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We continue our coverage of the 40th anniversary of the overthrow of Chilean President Salvador Allende with a look at the critical U.S. role under President Richard Nixon and his national security adviser, Henry Kissinger. Peter Kornbluh, who spearheaded the effort to declassify more than 20,000 secret documents that revealed the role of the CIA and the White House in the Chilean coup, discusses how Nixon and Kissinger backed the Chilean military’s ouster of Allende and then offered critical support [lees verder]

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Washington, D.C. – September 11, 1998 marks the twenty-fifth anniversary of the military coup led by General Augusto Pinochet. The violent overthrow of the democratically-elected Popular Unity government of Salvador Allende changed the course of the country that Chilean poet Pablo Neruda described as “a long petal of sea, wine and snow”; because of CIA covert intervention in Chile, and the repressive character of General Pinochet’s rule, the coup became the most notorious military takeover in the annals of Latin [lees verder]

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Part 2 of our conversation on the 40th anniversary of the Chilean coup with Spanish lawyer Juan Garcés, a former personal adviser to ousted Chilean President Salvador Allende, and Peter Kornbluh, author of The Pinochet File: A Declassified Dossier on Atrocity and Accountability. Related segments: 40 Years After Chilean Coup, Allende Aide Juan Garcés on How He Brought Pinochet to Justice ‘Make the Economy Scream’: Secret Documents Show Nixon, Kissinger Role Backing 1973 Chile Coup See all of Democracy Now!’s [lees verder]

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WASHINGTON D.C. – President Richard Nixon acknowledged that he had given instructions to “do anything short of a Dominican-type action” to keep the democratically elected president of Chile from assuming office, according to a White House audio tape posted by the National Security Archive today. A phone conversation captured by his secret Oval Office taping system reveals Nixon telling his press secretary, Ron Zeigler, that he had given such instructions to then U.S. Ambassador Edward Korry, “but he just failed, [lees verder]

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In this never-before-published photograph, General Augusto Pinochet (second from left) and President Salvador Allende (in white jacket) are seen on a trip in northern Chile in the months before the 1973 coup that left Allende dead and Pinochet in command of the government. Photograph: Fundacion Salvador Allende September 11 1973 was a day of terror and bloodshed in Chile. After months of rising tension, army troops stormed the presidential palace, leaving President Salvador Allende dead and thousands prisoners throughout this [lees verder]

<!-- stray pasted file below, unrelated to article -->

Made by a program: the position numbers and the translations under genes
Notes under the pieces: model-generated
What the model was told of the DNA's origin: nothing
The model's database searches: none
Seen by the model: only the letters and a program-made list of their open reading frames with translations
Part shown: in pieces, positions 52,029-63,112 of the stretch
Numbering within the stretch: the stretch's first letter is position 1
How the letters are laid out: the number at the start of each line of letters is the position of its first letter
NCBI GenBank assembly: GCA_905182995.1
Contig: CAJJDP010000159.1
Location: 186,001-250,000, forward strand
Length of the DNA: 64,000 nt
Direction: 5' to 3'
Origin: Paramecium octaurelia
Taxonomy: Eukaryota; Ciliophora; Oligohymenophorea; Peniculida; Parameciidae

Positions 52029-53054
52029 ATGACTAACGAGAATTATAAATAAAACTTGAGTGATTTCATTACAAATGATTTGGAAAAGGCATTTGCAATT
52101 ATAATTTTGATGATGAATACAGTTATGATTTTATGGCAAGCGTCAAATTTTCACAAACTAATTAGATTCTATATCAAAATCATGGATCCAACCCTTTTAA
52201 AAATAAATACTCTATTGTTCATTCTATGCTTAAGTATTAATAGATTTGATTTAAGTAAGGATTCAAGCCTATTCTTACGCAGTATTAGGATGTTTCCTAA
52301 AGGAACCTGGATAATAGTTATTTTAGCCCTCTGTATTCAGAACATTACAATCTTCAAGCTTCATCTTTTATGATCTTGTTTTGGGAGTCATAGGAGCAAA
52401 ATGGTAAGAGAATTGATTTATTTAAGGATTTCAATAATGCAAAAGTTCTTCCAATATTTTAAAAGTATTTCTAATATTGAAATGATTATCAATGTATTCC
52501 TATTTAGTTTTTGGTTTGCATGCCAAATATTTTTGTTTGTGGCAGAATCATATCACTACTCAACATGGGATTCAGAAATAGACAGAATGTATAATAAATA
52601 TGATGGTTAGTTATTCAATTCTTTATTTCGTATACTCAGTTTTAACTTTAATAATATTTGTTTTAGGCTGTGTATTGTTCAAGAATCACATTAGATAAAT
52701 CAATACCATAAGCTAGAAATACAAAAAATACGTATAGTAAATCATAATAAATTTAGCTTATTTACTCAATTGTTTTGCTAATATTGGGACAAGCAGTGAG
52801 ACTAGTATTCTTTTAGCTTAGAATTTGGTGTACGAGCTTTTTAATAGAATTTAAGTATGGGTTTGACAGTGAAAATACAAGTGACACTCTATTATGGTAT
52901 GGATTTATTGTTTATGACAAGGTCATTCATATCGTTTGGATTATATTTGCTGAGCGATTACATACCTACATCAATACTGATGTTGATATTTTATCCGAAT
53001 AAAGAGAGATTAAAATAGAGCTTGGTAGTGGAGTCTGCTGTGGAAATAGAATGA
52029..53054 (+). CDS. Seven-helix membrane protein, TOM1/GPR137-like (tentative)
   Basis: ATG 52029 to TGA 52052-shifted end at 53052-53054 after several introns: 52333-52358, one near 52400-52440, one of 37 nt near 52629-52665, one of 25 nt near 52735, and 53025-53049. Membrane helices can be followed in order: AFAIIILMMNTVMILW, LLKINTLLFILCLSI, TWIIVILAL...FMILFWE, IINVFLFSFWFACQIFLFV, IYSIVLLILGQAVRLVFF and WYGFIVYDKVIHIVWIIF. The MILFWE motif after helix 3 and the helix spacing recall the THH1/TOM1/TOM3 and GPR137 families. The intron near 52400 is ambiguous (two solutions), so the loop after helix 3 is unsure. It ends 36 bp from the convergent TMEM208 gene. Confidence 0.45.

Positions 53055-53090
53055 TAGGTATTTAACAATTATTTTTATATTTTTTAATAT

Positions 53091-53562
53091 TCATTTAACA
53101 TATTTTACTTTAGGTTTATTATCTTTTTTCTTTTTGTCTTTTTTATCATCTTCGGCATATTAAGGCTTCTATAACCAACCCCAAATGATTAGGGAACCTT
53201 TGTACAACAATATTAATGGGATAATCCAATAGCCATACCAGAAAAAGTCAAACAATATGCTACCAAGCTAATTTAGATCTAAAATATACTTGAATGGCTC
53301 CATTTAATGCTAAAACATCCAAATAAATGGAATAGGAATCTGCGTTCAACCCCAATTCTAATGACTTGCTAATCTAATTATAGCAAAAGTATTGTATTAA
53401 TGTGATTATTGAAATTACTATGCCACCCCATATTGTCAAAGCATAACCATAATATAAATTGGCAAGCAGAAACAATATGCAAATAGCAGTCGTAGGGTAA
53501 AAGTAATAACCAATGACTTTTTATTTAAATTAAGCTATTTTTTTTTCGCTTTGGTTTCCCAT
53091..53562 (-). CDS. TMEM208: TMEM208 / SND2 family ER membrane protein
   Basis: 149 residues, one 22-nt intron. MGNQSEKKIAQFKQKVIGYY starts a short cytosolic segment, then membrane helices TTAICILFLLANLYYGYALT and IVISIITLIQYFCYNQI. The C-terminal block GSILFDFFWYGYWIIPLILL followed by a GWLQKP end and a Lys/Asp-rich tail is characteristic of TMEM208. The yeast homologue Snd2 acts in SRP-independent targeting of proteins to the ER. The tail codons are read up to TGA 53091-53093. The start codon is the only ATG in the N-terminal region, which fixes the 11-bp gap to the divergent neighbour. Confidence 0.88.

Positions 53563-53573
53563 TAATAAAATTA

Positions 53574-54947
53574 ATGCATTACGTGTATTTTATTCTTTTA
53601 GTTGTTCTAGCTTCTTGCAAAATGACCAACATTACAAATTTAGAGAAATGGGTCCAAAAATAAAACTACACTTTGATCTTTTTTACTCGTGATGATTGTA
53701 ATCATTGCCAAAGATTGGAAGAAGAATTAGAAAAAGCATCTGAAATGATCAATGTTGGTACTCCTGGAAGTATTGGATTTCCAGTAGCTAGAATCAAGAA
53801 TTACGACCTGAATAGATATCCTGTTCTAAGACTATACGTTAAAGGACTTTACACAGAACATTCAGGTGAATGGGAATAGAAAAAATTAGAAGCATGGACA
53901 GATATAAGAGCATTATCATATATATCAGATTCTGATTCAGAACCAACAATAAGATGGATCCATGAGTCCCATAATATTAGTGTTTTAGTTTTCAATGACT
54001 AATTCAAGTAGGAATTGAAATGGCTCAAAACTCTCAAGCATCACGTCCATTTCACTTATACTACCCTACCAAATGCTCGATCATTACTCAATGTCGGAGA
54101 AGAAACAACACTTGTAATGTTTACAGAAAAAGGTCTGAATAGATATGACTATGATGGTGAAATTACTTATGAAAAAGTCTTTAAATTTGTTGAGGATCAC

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Forty years ago, during Chile’s bloody coup of 11 September 1973, my husband, Charles Horman, stepped into a car driven by “Captain” Ray Davis, the head of the US military group in Chile, for a ride from the coastal resort town of Viña del Mar to the capital of Santiago. That one journey forever changed our family, and placed me on a quest for justice that persists to this day. Charlie was a journalist, and we both were enthusiastic supporters [lees verder]

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As we continue our look at the 40th anniversary of the U.S.-backed military coup in Chile and the ongoing efforts by the loved ones of its victims to seek justice, we turn to the case of Charles Horman. A 31-year-old American journalist and filmmaker, Horman was in Chile during the coup and wrote about U.S. involvement in overthrowing the democratically elected president, Salvador Allende. Shortly after, he was abducted by Chilean soldiers and later killed. Horman’s story was told in [lees verder]

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In the wake of the 1973 coup that overthrew President Salvador Allende and brought Augusto Pinochet to power in Chile, Charles Horman, a young American journalist, was abducted from his home in Santiago, tortured and executed. His widow Joyce and his father Edmund spent agonizing weeks in Chile looking for him before finally learning of his death. There is reason to believe that Charles Horman’s knowledge of U.S. involvement in the coup was related to his execution. These events became [lees verder]

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More than a quarter century after the execution in Chile of Charles Horman, an American freelance journalist, Washington has released a document admitting that US intelligence agents played a role in his death. The Horman case was made famous by the Hollywood movie Missing. Directed by Constantino Costa Gavras, the film dramatized the struggle of Charles Horman’s family to uncover the truth about his murder and the collaboration of US officials with the Chilean military dictatorship of General Augusto Pinochet [lees verder]